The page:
Tuesday, September 26, 2017

Darkest Dungeon

Release date: January 19th, 2016
Developed by: Red Hook Studios
Published by: Red Hook Studios
Reviewed on: PC
Available on: PC, iOS, PlayStation 4, PlayStation Vita

Reviewed by: TheyKeepOnRising
Estimated play time: 50-60 hours
Completion: Defeated 5 bosses

"There can be no hope in this hell... no hope at all."

Lovecraftian horror is a genre that requires a deep understanding and delicate presentation to accomplish. While traditional horror tends to promote fear and quick scares, Lovecraftian horror uses nuances in storytelling and world-building to convey a lingering and more powerful emotion: dread. In the world of videogames, we have seen the rise of a handful of titles that deliver a faithful homage to the genre, such as Bloodborne, Amnesia: the Dark Descent, and Eternal Darkness. These games typically focus on a handful of the many themes presented in Lovecratian stories, but Darkest Dungeon takes the plunge and attempts to incorporate dozens of genre elements into a single gameplay experience.

Our story begins when you (the player) receive a letter from your ancestor, urging you to defend your heritage. Your family's ancient estate and nearby lands have fallen victim to a horrible curse, and are being consumed by an ever-growing darkness. The ancenstor states that his quest for knowledge led him to accidentally unleash a great evil, and begs you to correct his mistakes. Unable to cope with what he has done, the ancestor ends his life, shortly after sending the letter. More details about the areas and bosses are provided as you progress through the game, but in terms of story, this is the extent of it.

"The cost of preparedness - measured now in gold, later in blood."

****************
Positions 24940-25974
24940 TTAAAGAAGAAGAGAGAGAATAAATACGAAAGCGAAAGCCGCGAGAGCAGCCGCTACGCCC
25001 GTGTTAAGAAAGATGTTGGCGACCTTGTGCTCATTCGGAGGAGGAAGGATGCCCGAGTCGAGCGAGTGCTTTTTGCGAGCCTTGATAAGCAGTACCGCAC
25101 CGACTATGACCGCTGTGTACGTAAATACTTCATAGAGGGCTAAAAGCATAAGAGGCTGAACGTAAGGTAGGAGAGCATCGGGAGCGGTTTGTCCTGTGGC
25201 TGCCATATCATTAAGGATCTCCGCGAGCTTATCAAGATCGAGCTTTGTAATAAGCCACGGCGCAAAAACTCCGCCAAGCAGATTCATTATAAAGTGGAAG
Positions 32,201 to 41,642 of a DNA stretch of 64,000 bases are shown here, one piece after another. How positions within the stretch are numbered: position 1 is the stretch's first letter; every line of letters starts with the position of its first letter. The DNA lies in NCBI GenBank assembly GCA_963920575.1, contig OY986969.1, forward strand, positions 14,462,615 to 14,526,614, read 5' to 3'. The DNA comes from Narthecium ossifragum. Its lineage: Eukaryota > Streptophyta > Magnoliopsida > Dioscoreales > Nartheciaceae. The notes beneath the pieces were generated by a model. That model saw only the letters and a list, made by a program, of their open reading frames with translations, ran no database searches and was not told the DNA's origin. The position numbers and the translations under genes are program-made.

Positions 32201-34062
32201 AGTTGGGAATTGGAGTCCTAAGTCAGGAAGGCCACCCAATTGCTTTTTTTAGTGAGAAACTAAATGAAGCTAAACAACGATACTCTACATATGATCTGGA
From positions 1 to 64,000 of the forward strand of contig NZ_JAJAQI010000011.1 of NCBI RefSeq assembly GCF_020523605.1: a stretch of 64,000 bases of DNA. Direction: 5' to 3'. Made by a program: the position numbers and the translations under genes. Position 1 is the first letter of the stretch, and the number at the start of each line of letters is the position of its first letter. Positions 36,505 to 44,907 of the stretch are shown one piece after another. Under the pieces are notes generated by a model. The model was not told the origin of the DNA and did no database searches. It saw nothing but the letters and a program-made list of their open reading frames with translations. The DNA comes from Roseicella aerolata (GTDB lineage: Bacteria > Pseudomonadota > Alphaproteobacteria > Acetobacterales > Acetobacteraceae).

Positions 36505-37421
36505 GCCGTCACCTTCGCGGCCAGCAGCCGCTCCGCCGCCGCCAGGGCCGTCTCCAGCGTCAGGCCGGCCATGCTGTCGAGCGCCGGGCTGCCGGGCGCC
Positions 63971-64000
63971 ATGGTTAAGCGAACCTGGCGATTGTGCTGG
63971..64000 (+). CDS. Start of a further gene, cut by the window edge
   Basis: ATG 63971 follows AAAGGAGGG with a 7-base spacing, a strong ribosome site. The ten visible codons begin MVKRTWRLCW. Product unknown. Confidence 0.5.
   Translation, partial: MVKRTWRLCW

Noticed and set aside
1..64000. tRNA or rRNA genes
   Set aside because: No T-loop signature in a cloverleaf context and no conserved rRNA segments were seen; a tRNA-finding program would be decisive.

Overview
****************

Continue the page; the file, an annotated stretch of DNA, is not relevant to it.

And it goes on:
Darkest Dungeon, in essence, is a dungeon-crawling, roleplaying game that aims to be combination unpredictable and unforgiving towards the player. The themes of hostility and madness are persistent in the story, in every gameplay mechanic, and in the various settings your heroes will drudge through. There is also a small town-management portion of the game, which exists as the permanence of the player's progress. The goal of the game is to grow a team of heroes strong enough to traverse where the source of all the evil lies: the Darkest Dungeon. At the heart of most of the gameplay mechanics is a system of randomness, meant to simulate the chaos and the uncertainty of the world.

After a couple brief introductory levels, you are free to assemble your own assortment of would-be heroes. You will always start with a full party of more traditional heroes, and will quickly expand your team for additional compositions. At the stage coach in town, you can recruit two additional heroes (before upgrades) per day to bolster your selection. The heroes provided by the stage coach are randomly assigned a character class, four class-specific abilities, and at least two quirks. Since there are fifteen total different character classes (each with several different abilities) there is a large variance from what type of party you will have early on. The personality quirks come in both good and bad flavors, and can range from powerful bonuses, to crippling weaknesses.